My thoughts are still scattered at the moment– and my brain is scrambled from writing quite a bit today –but I was particularly surprised to discover Sandler exploring ethical issues arising as a result of mereology (though he doesn’t use the term) in chapter three of his book. Recall that within the framework of object-oriented ontology objects do not need to be simple in order to be objects. A simple entity would be an entity that can be decomposed no further. For OOO, by contrast, all objects are aggregates; which is to say that they are objects composed of other objects. As Harman puts it in Guerrilla Metaphysics, objects can equally be thought as both networks of relations and as wholes or entities in their own right. As networks of relations, objects are composed of relations among other objects. As wholes they are unities in their own right. Within the framework of OOO this gives rise to curious paradoxes pertaining to mereology. Mereology studies the relationships between wholes and parts. Insofar as objects 1) are both aggregates of other objects, and 2) are objects in their own right, and insofar as 3) objects are withdrawn from one another and independent of one another, we get a curious situation in which objects are both independent of the larger scale objects of which they are parts and in which they are independent of the smaller scale objects that compose them. In other words, the parts of another object are never exhausted by being parts of that other object. They are objects in their own right.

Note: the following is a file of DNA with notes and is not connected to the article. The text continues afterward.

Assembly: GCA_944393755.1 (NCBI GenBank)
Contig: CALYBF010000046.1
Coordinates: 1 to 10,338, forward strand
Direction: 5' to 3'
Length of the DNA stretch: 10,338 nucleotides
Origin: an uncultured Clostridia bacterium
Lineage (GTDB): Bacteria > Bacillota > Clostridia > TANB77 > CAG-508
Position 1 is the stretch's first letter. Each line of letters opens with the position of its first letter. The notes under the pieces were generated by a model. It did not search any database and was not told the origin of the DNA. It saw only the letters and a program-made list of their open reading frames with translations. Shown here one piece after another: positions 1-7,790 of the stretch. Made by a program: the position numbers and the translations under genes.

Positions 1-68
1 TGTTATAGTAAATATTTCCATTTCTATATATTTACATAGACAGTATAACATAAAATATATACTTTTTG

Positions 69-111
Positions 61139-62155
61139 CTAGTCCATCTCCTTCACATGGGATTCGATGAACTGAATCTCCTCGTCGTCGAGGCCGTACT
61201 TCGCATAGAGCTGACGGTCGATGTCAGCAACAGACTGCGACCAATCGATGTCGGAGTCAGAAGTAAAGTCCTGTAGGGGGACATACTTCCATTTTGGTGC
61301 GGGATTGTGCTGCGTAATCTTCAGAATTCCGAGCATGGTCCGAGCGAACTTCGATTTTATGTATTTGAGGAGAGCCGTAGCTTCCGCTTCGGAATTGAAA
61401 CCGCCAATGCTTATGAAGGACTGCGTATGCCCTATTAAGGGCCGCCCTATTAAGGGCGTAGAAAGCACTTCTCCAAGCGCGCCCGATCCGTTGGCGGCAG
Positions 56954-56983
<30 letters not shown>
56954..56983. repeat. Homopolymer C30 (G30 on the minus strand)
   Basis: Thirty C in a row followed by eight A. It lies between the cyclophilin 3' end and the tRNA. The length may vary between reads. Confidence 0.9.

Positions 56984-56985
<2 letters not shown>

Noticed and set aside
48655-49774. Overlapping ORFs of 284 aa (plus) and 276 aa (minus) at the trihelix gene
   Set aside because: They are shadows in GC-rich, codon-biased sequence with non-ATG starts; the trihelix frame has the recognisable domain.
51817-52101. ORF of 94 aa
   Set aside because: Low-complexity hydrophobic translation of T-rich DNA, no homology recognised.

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Morton, Mark K-Punk and I have been having an interesting discussion on twitter regarding the treatment of mental disorders such as depression, anxiety disorders, ADHD and others through the use of psychotropic drugs. K-Punk contends that psychotropics are over prescribed, that they fail to get at the real cause of these maladies, and points to things like the surprising effectiveness of placebos when treating maladies like depression. Morton contends that these maladies are real material entities, real chemical imbalances, points to the effectiveness of these drugs, and argues that claims that mental illness is “discursively constructed” have been used as apologies for closing down mental clinics. (A post on depressive and anxiety disorders, of course, requires The Scream. Incidentally, my four year old daughter, when recently encountering this painting, asked “what did he do after he screamed?” That’s one smart mini-cat!)

I think they’re both right and they’re both wrong. It seems to me that debates like this are governed by two binaries that both object-oriented ontology and developmental systems theory are designed to complicate, nuance, and displace. Between Tim and Mark we have, on the one hand, an opposition between naive realism (sorry Tim) and discursive constructivism (Mark). Here “maladies of the soul” are either materially real such that they are chemical imbalances in the brain or they are discursively and socially constructed such that they are not real. On the other hand, these maladies of the soul are either inborn and innate (Tim) or they are acquired and constructed (Mark). I am not doing full justice to either Tim or Mark’s position here and I’m certain they are more nuanced than this, but this oppositional grid at least has the virtue of bringing the contours of the public debate to the fore.